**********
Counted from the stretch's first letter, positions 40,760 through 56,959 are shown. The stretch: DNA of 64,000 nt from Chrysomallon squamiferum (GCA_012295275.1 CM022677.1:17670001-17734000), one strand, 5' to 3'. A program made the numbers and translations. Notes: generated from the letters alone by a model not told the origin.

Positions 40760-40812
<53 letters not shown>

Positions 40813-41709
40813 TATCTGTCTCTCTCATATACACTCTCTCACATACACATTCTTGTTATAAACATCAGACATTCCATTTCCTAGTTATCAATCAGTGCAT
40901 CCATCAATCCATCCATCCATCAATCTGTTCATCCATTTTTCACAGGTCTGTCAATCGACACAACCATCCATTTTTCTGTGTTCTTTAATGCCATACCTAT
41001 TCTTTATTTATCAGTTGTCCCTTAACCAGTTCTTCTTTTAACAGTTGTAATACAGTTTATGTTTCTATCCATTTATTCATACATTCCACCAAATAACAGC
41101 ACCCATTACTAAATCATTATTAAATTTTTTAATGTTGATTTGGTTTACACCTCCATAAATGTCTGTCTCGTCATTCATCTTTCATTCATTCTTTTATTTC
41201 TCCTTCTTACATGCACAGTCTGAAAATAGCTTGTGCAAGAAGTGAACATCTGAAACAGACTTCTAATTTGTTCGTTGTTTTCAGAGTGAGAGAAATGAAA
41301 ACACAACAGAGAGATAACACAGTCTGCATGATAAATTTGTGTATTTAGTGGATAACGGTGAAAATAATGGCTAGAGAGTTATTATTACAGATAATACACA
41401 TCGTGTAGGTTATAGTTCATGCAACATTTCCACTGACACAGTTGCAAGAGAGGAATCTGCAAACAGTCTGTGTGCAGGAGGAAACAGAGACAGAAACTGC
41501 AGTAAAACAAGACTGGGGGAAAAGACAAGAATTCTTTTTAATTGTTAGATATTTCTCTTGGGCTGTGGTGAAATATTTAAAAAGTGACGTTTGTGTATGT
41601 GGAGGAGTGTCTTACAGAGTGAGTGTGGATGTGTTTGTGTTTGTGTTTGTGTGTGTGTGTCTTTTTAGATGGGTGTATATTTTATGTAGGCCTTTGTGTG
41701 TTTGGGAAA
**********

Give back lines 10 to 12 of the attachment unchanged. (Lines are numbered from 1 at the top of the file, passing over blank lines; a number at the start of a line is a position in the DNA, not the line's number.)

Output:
41301 ACACAACAGAGAGATAACACAGTCTGCATGATAAATTTGTGTATTTAGTGGATAACGGTGAAAATAATGGCTAGAGAGTTATTATTACAGATAATACACA
41401 TCGTGTAGGTTATAGTTCATGCAACATTTCCACTGACACAGTTGCAAGAGAGGAATCTGCAAACAGTCTGTGTGCAGGAGGAAACAGAGACAGAAACTGC
41501 AGTAAAACAAGACTGGGGGAAAAGACAAGAATTCTTTTTAATTGTTAGATATTTCTCTTGGGCTGTGGTGAAATATTTAAAAAGTGACGTTTGTGTATGT